Two weeks of jury selection in Chauvin’s murder trial recently whittled a pool of more than 300 potential jurors down to 12 with three alternates, one of whom is expected to be released Monday. There is one Black woman, two multiracial women, three White men, three Black men and six White women. Seven are under 40 years old.

The jurors are charged with deciding one of the highest-profile cases in recent memory, set to begin Monday in a downtown courtroom a few miles from where Floyd was filmed facedown on a Minneapolis street. Their decision will reverberate across the country, setting off renewed debates about race, policing and accountability.

Prospective jurors are already loaded with information about what happened, which can make it hard to find people who appear open to hearing the facts in court and changing their minds.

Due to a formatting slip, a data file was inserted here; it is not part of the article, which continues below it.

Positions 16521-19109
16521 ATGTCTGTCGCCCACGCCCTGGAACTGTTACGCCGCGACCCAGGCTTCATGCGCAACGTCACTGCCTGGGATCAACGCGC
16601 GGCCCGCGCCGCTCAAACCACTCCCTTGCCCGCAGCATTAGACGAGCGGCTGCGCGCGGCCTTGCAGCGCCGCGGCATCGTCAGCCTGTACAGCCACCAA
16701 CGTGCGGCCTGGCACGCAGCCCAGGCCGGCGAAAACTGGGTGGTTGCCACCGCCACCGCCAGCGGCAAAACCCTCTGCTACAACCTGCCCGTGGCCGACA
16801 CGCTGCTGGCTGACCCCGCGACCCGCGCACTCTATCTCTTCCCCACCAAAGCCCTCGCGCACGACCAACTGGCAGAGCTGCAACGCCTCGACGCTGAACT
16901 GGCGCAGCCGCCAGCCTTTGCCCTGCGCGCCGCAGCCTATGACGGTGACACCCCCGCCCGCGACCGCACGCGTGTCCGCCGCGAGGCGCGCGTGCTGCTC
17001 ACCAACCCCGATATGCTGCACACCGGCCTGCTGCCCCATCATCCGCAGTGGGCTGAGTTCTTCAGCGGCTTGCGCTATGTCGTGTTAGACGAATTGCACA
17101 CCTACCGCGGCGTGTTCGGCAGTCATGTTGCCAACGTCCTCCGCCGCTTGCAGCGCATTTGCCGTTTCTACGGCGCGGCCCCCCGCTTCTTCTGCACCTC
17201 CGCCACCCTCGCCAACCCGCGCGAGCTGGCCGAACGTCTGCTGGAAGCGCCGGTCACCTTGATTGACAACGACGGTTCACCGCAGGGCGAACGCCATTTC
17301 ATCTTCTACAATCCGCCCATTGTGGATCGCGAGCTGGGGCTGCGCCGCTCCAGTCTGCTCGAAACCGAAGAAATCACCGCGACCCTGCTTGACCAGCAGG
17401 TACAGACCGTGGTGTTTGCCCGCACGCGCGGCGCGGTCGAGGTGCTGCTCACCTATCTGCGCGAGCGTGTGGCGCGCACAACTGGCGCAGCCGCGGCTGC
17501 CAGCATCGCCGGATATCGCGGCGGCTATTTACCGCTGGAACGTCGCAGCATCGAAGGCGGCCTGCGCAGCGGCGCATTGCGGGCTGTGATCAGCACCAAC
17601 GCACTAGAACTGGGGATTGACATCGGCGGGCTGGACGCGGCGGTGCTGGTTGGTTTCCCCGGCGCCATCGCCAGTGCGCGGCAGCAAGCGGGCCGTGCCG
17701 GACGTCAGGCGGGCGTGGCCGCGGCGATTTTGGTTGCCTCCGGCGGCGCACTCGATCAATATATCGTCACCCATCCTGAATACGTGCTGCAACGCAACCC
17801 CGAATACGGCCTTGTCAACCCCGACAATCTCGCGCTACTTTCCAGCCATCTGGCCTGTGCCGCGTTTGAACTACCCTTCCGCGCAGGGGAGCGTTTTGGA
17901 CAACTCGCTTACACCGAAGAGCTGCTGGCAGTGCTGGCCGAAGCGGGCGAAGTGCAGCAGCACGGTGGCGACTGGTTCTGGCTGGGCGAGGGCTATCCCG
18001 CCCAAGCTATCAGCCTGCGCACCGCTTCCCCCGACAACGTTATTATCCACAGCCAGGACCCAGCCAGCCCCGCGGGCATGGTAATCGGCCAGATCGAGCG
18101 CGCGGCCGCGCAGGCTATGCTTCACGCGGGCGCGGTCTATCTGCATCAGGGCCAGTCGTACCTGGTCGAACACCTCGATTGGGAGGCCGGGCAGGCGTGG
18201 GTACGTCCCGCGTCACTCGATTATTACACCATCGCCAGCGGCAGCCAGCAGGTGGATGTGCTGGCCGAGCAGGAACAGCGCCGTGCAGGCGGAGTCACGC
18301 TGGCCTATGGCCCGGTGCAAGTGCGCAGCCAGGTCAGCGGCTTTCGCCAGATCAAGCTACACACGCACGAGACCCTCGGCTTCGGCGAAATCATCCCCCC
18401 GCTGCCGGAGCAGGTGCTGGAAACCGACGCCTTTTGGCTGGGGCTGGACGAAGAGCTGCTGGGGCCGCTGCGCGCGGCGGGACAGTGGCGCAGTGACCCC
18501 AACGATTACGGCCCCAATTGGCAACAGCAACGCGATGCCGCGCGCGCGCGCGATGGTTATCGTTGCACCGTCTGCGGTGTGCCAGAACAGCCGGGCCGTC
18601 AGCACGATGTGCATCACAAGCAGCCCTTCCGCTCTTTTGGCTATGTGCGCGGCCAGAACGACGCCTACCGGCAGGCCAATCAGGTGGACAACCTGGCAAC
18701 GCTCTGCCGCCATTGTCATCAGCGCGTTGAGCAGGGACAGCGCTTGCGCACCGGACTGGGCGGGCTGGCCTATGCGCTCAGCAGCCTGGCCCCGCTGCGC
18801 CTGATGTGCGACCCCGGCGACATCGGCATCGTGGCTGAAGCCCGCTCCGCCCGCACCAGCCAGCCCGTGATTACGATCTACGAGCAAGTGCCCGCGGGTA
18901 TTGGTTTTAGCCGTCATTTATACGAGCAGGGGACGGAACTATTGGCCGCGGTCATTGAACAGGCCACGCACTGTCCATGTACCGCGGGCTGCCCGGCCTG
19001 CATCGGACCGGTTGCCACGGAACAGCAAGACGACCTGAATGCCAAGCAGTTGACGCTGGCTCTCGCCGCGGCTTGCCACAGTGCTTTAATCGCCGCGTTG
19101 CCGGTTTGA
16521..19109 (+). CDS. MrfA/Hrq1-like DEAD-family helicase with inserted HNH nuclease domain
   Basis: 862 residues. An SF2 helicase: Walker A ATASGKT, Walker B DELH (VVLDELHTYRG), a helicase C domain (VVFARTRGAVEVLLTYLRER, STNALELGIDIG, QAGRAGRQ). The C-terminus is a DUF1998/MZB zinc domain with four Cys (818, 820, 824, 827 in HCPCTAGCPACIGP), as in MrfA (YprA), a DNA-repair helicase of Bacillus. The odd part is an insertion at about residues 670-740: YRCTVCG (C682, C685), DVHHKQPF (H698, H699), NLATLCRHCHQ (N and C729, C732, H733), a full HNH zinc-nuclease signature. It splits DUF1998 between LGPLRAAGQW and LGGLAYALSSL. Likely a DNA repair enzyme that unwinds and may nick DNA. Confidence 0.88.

“Unless you’re living under a rock, there’s no one in Minneapolis, and probably no one in the United States, who’s not familiar with George Floyd’s death,” said Daniel S. Medwed, a law professor at Northeastern University. “You want people who have heard of the case but are willing to put aside any preexisting biases or any initial opinions about guilt or innocence.”

But knowledge of the case is not a dealbreaker, experts said. “You’re looking for a fair and impartial jury, not an oblivious jury,” Medwed said.


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